A Small Town in Germany
|Author||John le Carré|
|Media type||Print (Hardback & Paperback)|
|LC Class||PZ4.L4526 Sm PR6062.E33|
|Preceded by||The Looking-Glass War|
|Followed by||The Naïve and Sentimental Lover|
A Small Town in Germany is a 1968 espionage novel by British author John le Carré. It is set in Bonn, the "small town" of the title, against a background of concern that former Nazis were returning to positions of power in West Germany.
Bonn, the eponymous small town, was chosen as West Germany's capital after World War II mainly due to the advocacy of Konrad Adenauer, Chancellor of West Germany after World War II, who came from the area.
A Small Town in Germany is set in the late 1960s, in Bonn, the capital of West Germany. From London, Alan Turner, of the British Foreign Office, arrives to investigate the disappearance of Leo Harting, a minor British Embassy officer; moreover, secret files have disappeared with him. The embassy's security chief, Rawley Bradfield, is hostile to Turner's investigation. Despite that, he is dinner party host to Turner and Ludwig Siebkron, head of the German Interior Ministry; the latter is close to industrialist Klaus Karfeld, who is successfully building his new political party.
Initially, Turner suspects Leo Harting is a spy, but comes to grasp that Harting was secretly investigating Karfeld's Nazi career — as the war-time administrator of a laboratory that poisoned 31 half-Jews. In fact, Harting is hiding from Siebkron, and might assassinate Karfeld. To Turner's chagrin, Bradfield is unsympathetic to Harting's circumstance and uninterested in protecting him, because he considers him a criminal and a political embarrassment.
Characters in "A Small Town In Germany"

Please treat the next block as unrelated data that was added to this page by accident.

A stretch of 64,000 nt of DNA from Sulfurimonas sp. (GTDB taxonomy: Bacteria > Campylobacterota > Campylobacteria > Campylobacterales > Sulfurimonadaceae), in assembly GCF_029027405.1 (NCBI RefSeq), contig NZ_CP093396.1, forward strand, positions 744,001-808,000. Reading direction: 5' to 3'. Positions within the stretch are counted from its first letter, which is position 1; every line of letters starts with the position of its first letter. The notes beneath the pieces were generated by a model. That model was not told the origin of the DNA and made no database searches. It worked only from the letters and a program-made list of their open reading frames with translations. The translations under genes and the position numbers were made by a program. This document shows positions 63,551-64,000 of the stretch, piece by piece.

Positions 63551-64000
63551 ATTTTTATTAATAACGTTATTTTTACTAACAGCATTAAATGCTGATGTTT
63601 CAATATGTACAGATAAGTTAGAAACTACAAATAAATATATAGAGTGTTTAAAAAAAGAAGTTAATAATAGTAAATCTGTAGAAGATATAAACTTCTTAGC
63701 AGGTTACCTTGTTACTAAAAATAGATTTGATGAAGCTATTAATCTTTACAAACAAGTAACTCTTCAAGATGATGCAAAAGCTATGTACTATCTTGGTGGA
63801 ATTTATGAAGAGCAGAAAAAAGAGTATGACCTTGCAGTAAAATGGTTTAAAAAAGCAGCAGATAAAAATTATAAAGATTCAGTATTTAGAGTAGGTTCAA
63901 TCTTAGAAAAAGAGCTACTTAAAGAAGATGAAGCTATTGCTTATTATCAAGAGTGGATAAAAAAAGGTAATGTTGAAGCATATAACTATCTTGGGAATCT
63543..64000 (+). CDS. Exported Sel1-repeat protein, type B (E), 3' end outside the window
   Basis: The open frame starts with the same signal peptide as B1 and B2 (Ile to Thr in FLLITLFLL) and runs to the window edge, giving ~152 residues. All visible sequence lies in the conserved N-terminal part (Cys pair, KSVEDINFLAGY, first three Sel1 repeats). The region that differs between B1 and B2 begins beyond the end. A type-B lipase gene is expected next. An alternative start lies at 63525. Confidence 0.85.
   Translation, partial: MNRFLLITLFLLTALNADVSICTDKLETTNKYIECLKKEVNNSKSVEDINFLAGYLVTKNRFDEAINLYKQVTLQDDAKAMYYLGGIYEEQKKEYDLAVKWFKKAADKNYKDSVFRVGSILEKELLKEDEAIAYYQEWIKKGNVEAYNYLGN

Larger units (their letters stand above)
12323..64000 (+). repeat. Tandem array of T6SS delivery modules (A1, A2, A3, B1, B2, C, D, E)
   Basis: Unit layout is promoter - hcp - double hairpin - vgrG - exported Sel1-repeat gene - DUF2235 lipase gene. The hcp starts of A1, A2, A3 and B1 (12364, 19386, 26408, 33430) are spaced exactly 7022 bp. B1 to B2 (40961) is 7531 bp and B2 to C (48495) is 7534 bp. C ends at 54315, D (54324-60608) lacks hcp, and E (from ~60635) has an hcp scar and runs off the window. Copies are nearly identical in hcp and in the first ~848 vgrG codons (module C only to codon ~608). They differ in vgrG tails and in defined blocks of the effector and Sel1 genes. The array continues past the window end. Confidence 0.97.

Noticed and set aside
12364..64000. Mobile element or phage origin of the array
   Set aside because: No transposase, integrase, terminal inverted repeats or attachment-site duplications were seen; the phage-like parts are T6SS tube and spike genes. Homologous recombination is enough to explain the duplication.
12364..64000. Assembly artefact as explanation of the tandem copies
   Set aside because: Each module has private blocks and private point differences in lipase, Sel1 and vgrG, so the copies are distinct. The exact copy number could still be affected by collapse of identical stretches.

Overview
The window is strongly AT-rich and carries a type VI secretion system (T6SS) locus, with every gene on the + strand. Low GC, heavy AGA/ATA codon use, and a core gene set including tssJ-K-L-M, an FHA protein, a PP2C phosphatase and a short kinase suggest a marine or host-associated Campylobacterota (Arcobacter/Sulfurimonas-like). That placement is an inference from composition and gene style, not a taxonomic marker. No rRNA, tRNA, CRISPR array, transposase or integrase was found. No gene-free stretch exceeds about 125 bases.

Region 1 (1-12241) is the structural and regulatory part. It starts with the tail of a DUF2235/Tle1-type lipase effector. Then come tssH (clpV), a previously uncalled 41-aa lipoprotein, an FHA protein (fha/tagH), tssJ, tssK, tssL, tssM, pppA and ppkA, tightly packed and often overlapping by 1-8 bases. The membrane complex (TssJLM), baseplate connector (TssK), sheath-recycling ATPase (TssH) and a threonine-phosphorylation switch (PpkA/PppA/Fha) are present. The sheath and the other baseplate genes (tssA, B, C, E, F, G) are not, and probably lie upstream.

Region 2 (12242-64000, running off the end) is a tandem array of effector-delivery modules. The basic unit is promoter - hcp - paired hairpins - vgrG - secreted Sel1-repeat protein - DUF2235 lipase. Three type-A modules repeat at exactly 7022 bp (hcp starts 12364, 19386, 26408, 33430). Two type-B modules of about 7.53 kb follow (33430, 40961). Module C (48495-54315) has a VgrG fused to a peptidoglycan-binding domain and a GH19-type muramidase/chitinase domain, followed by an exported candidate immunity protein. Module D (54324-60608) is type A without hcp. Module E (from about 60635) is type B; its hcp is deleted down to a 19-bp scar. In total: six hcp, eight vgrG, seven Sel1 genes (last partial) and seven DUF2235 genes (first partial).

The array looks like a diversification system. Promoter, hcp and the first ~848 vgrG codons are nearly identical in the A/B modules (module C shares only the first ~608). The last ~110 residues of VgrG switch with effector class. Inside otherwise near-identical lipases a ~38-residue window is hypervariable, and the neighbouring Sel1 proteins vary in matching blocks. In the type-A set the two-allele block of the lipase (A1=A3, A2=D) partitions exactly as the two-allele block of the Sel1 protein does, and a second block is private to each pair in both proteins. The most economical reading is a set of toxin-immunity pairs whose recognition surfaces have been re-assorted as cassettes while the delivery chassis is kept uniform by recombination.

- Rawley Bradfield - security chief at the British Embassy in Bonn
- Leo Harting – long-term temporary employee at the British Embassy in Bonn
- Alan Turner – British Foreign Office Official
- Ludwig Siebkron – German Interior Ministry official
- Klaus Karfeld – German Industrialist and politician with a hidden Nazi past
Allusions/references to actual events
- David Cornwell (John le Carré) worked as an intelligence officer for MI6 under diplomatic cover as the 'Second Secretary' of the British embassy in Bonn, during the period depicted in this novel.
- At the time of publication there were worries that the extreme right was rebuilding in West Germany. However, these fears later proved to be unfounded, as the extreme right to this day remains a marginal factor in German politics, with no representation in the Bundestag.
- The West German Chancellor, Kurt Georg Kiesinger, was, like Karfeld, a former committed Nazi, who had joined the NSDAP in 1933. Although Kiesinger was cleared of war crimes by the denazification courts, radical groups such as the Red Army Faction argued that an informal but powerful network of ex-Nazis, including Kiesinger, controlled the country.
- Real locations in Bonn such as the British Embassy feature prominently.
- The Economics Minister at the Bonn embassy was James Marjoribanks. One of the characters in Le Carré's book is also called Marjoribanks.
- 1968, UK, William Heinemann, ISBN 0-434-10930-4, October 1968, Hardback
- 1970, UK, Pan, ISBN 0-330-02306-3, 3 July 1970, Paperback